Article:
Ladies and Gentlereaders,
I am proud to announce that I have a new gig. I am writing a monthly supplement to the weekly Part B News called Physician Office Technology Report. It’s published by Decision Health of Rockville, Md.
The title pretty much speaks for itself, and the audience is primarily physician practice managers, similar to my last full-time job at a publication that shall remain nameless because I don’t want them to have the publicity.
So yeah, there was a good reason why I was in Philadelphia last week for the Medical Group Management Association‘s annual conference and yet another reason why my blogging has been rather spotty of late.
The first issue of the Part B News Physician Office Technology Report came out this week. Look for it the first week of each month.
Speaking of conferences I’m covering, I will be at the American Medical Informatics Association confab here in Chicago next week. The last time I saw Don Detmer’s crew was in Australia for MedInfo in August. Let’s see, 17 hours of flying vs. 25 minutes on the bus. Discuss.
The AMIA meeting at the Sheraton overlaps with the AHIP Business Forum, which is at the Renaissance Chicago about five blocks away, so it’s unlikely I’ll spend much time with the health insurers.
I did go to the AHIP annual meeting in Las Vegas in June (much warmer than Chicago in November, or, for that matter, Chicago in October 1871), but I’m not sure how much I’d get out of next week’s meeting.
A poll question in an AHIP “SmartBrief” last week asked which of the following trends was most significant in 2007:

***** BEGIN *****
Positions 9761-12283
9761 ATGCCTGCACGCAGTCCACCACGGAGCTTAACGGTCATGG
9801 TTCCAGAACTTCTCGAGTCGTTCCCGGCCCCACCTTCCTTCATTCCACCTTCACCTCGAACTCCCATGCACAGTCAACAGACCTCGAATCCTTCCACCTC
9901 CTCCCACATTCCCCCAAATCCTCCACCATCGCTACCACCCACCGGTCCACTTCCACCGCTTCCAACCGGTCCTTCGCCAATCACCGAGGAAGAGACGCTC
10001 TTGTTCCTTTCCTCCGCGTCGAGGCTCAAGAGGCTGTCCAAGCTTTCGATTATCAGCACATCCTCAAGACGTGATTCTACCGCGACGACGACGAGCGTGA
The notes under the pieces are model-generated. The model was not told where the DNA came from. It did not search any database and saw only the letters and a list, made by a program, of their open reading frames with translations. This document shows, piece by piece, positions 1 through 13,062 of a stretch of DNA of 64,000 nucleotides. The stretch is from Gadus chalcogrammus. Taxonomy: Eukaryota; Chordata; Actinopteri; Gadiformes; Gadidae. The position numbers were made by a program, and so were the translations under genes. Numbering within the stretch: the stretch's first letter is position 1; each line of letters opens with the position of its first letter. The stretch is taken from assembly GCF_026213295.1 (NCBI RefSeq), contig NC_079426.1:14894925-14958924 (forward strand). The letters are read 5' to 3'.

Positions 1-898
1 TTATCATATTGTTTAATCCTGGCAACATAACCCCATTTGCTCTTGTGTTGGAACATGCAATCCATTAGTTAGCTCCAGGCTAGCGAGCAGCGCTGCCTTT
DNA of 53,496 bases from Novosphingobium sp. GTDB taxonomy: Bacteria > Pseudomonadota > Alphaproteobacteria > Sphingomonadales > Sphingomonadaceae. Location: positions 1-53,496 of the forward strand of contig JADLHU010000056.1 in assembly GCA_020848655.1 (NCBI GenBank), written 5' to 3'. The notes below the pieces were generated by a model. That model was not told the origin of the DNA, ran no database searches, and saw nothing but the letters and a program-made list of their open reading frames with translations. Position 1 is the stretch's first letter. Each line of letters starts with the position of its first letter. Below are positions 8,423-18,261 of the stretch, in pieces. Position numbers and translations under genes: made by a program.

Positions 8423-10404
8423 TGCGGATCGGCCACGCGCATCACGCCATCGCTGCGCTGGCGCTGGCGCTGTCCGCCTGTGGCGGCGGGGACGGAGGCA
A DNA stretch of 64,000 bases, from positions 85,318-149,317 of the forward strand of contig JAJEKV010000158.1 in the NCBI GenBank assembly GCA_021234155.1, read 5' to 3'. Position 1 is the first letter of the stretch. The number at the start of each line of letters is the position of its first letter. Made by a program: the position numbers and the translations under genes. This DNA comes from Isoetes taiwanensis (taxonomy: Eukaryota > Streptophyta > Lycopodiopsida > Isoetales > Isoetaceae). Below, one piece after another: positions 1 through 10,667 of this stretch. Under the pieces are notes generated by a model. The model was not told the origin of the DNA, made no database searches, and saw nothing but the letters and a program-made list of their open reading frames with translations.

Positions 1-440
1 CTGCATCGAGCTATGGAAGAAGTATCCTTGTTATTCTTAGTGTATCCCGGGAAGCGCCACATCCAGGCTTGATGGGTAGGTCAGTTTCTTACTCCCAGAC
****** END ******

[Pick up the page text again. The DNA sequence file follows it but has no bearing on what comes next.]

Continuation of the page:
1. CMS ruling not to reimburse costs for preventable errors.
2. Expansion of walk-in clinics in retail health settings.
3. Efforts to provide more insurance options for young people.
4. Obesity epidemic continuing.
Notice that health IT didn’t register. It’s not a top-tier issue on the national healthcare scene at the moment, a point further driven home at another event I dropped in on last week: the 25th anniversary celebration for Health Affairs. There, representatives from nine or 10 presidential campaigns participated in a roundtable discussion of healthcare issues.
The way it sounded to me was: “Access. Cost. Access. Cost. Medicare reform. Access. Cost. Health savings accounts. Access. Cost. Access Cost.” John McCain’s representative did mention health IT and, at the very end, Barack Obama’s guy alluded to quality. And you wonder why national HIT legislation hasn’t gone anywhere?
Want another sign that physicians are lagging on the IT front? I’m going to scrape the very bottom of the barrel for some evidence contained in a spam e-mail. Yeah, I know.
Someone trying to sell physician mailing lists said there were 788,974 total licensed physicians in the U.S. That sounds about right. This particular outfit claimed to have e-mail addresses for 17,042 of them. That works out to about 2 percent. Even if you consider only the 600,000 or so practicing docs, you’re only taking about 3 percent.
OK, enough with the spam. Here’s a public service for some people I’ve worked with, either directly or indirectly: Job listings.
First, blogger Matthew Holt is looking for 2-3 unpaid interns for the next health 2.0 conference, scheduled for San Diego next March. He’s based in San Francisco, and I assume most of the work is too. (Maybe I shouldn’t mention that the current issue of another pub I contribute to, Inside Healthcare Computing, has a commentary headlined “Our Take: Health 2.0 Is Really Advertising 2.0.”)
Also, E-Health Media in the UK, publisher of E-Health Insider, is putting on a healthcare IT careers forum in London on Nov. 30.
If you go to the latter, bring me back some British pounds. They’re worth about $2.11 as of this writing. Heck, I’d settle for Canadian or Aussie dollars, euros, yen, whatever.